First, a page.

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This page was originally called "low cost diagnostics". This is a much broader topic than just microfluidics, which is only one aspect of it. Things like biosensors may not have anything to do with microfluidics. --Rasmus

Ok, I didn't realize that when I moved it. However, I think Microfluidics is a better subject for a page. Here's why: Having a 'Microfluidics' page, covering the various uses of microfluidics (agriculture, medical diagnostics etc.) is categorizing one piece of hardware with multiple uses; the hardware takes primacy. The title 'Low-cost diagnostics' covers one use, with multiple pieces of hardware; the uses take primacy. This is an open hardware wiki, so I think categorizing it as hardware is better, especially if we could get an open-source method of fabbing microfluidic chips. Microfluidics is one of the most potentially revolutionary technologies emerging just now, and open-source digitally-fabricated microfluidic chips could make a huge difference to people's lives.--Conor 12:15, 21 February 2011 (PST)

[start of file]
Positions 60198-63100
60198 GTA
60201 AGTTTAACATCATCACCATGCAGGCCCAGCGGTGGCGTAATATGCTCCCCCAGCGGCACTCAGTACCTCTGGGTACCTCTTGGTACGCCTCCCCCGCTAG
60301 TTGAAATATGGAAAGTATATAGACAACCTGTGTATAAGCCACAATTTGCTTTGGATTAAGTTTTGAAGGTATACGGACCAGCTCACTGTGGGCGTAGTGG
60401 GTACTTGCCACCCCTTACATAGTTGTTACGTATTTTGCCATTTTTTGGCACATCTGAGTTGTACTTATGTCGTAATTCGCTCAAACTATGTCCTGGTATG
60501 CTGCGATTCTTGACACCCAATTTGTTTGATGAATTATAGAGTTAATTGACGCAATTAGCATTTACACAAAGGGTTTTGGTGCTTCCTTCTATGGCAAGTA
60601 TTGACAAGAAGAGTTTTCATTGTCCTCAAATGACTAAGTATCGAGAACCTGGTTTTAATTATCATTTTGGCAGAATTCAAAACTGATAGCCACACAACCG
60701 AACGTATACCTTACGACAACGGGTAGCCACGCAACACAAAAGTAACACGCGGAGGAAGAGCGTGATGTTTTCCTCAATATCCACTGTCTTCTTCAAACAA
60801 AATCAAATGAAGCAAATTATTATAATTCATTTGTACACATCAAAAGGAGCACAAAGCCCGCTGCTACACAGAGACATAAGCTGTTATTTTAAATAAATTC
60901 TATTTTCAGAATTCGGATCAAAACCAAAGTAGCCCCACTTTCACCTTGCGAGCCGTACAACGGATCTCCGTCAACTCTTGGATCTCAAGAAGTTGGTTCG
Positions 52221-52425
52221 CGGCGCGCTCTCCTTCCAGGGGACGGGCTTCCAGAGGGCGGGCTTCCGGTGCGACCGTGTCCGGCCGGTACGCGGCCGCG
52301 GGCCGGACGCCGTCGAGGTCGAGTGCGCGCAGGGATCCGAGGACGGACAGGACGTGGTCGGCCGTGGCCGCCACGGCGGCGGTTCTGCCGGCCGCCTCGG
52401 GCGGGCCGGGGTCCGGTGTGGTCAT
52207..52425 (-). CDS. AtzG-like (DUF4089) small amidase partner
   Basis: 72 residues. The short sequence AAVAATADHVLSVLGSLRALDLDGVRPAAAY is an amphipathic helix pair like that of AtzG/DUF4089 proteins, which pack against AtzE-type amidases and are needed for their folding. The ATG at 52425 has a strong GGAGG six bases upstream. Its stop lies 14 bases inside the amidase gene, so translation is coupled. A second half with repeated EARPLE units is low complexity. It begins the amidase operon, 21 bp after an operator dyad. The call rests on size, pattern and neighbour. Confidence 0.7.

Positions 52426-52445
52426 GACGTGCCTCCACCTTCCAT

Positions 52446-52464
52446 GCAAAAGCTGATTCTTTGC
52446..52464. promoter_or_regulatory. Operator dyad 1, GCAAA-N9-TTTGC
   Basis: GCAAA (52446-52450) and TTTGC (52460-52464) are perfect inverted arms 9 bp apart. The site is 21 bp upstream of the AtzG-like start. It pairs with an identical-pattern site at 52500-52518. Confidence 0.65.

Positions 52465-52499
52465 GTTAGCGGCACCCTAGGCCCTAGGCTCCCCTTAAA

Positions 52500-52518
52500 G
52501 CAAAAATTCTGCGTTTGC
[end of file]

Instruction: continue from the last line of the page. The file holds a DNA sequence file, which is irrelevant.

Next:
OK, makes sense - As it stands right now, the page is still a mix of various technologies. Over time, I will clean it up. Let's leave the title as is and eventually add more information that is specifically about microfluidics. There will very likely be open source/DIY possibilities. I need to look into that.--Rasmus
I just checked out that shrinky-dink link you posted. That's quite amazing. It really sounds like low-cost, open-source, flexible microfluidics is a possibility. We should really try to get proper open-hardware instructions here. --Conor 12:41, 21 February 2011 (PST)